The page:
Obviously, the Ilarion dam is the touch that was missing in order to complete the image of a majestic and picturesque landscape with mountains, forests, gorges and the small valley of Lariou. The region’s significant biodiversity was there for ages and naturally it is time for a change. The Ilarion dam and power plant along with the abandoned MABE will continue to provide companionship to those looking for spring getaways.
At a meaningful glance...
The different components of sustainable development are interdependent rather than contradictory. Over-insistence on the production of “black” (polluting) energy protects neither the natural environment nor the cultural heritage and of course it does not address several social concerns since it offers short-term solutions that lead to dangerous outcomes, i.e. climate change, air pollution, public health problems, etc. At a time when most of the EU Member States turn to renewable energy, Greece of sun and wind –i.e. solar and wind energy– insists on fossil fuels. However, the choice of “green” renewable energy does not necessarily mean the destruction of a region’s natural and cultural heritage.
The urgency for compromise between environmental objectives and the socio-cultural, economic and political targets of the modern society is imminent but the extent of its significance, it would seem, has not yet been fully realised. Multidiscipli-nary action is required for any complex real world situation but for it to function, im-proved communication and collaboration are essential parts of this process. Instead, inadequate and one-dimensional development schemes count for the ever growing degradation of the natural and cultural heritage.
New and important ideas have been documented and convincingly put forward. The natural environment is, by definition, a multifaceted and complex system and as such the lack of interdisciplinary communication and cooperation only serves rear-view interests. Thus, new directions of development, institutional rearrangements, policy reform, anticipated changes in production and consumption patterns, and in-creased participation from a broad range of disciplines have started to recognise that “one size does not fit all”. Yet, it is the political indifference that repeatedly creates environmental cul-de-sacs, the disciplinary narcissism that supports elusive interven-tions and the insufficient decision-making process that leads to a democratic deficit.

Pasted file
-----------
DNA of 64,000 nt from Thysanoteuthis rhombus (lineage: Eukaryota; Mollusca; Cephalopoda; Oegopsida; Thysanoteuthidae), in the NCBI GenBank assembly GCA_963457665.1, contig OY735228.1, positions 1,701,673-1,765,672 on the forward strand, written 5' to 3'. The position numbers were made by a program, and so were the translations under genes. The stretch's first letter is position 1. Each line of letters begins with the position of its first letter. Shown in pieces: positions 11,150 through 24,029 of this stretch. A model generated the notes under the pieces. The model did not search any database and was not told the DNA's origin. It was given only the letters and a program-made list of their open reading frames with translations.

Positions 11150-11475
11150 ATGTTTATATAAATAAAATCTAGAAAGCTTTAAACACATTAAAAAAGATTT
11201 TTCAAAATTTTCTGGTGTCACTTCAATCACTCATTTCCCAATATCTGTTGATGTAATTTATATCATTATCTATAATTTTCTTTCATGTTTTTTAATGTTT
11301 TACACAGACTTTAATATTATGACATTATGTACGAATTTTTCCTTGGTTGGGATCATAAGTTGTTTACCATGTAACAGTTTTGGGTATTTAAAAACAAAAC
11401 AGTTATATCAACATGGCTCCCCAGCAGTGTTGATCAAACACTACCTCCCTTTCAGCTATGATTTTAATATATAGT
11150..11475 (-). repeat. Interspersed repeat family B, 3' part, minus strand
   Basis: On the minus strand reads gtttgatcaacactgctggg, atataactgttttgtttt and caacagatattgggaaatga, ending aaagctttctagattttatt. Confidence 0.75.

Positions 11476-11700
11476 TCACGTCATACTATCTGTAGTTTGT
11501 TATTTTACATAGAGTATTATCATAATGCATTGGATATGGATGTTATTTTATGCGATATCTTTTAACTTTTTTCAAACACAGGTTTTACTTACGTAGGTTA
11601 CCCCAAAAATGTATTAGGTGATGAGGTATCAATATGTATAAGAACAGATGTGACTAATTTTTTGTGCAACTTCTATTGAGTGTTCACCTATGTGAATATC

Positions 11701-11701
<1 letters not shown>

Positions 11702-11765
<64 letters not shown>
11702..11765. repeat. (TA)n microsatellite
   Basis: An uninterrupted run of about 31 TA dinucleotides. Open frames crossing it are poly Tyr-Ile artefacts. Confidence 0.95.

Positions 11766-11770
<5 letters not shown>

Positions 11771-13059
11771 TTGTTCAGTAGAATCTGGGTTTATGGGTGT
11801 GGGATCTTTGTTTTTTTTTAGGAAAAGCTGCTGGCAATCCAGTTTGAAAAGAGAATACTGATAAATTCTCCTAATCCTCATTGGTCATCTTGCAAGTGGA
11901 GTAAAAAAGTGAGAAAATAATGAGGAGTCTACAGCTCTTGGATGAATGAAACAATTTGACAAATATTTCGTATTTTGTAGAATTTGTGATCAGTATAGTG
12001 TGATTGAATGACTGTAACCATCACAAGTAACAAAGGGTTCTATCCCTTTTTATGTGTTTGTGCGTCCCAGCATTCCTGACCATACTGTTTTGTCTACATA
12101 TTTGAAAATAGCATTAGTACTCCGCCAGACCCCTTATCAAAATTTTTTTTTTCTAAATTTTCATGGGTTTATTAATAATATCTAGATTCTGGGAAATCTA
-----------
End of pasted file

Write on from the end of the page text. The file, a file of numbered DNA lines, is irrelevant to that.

Additionally, modern society should assume its responsibilities since many individuals tend to be indifferent, tolerant and inactive, or support development models with apparent adverse sustainability impacts. Besides, it is easier to manipulate igno-rant and indifferent social masses. Yet, asking for increased public participation is not enough. Given that sustainable development requires the integration of different strands of knowledge, and that sustainability frameworks do not always reflect the complexity of real world situations, it follows that there is a need to create a flexible integrated process that will result in more efficient multidisciplinary communication and hence more informed decision-making processes.
Perhaps sustainable development is an adventurous voyage to a never-reached destination, i.e. an ambiguous goal rather than a measurable target. Sustainability problems rarely respect disciplinary boundaries and as such their different compo-nents cannot be examined in isolation. Sustainable development is a multidisciplinary concept and therefore there is a need to integrate often limited results obtained from different approaches. Such an integrated approach will not attempt to impose the views of the few but will act as a living structure that is constantly changing and growing.
|The Lariou Valley|
|The artificial Polyfytos Lake|
|The Ilarionas Dam|
|The artificial Polyfytos Lake and the construction works in the Ilarionas dam|
|: The Monastery of Saint Nikanor in Zavorda, Prefecture of Grevena. The Saint’s hermitage is also located in the area. The Ilarionas dam will alter the landscape’s characteristic features|
|Saint Nikanor hermitage next to the Aliakmon River|
|Pelicans next to PPC’s worksite, Aliakmon River|
|Local fishermen, “candidate” workers of PPC’s hydroelectric power plant|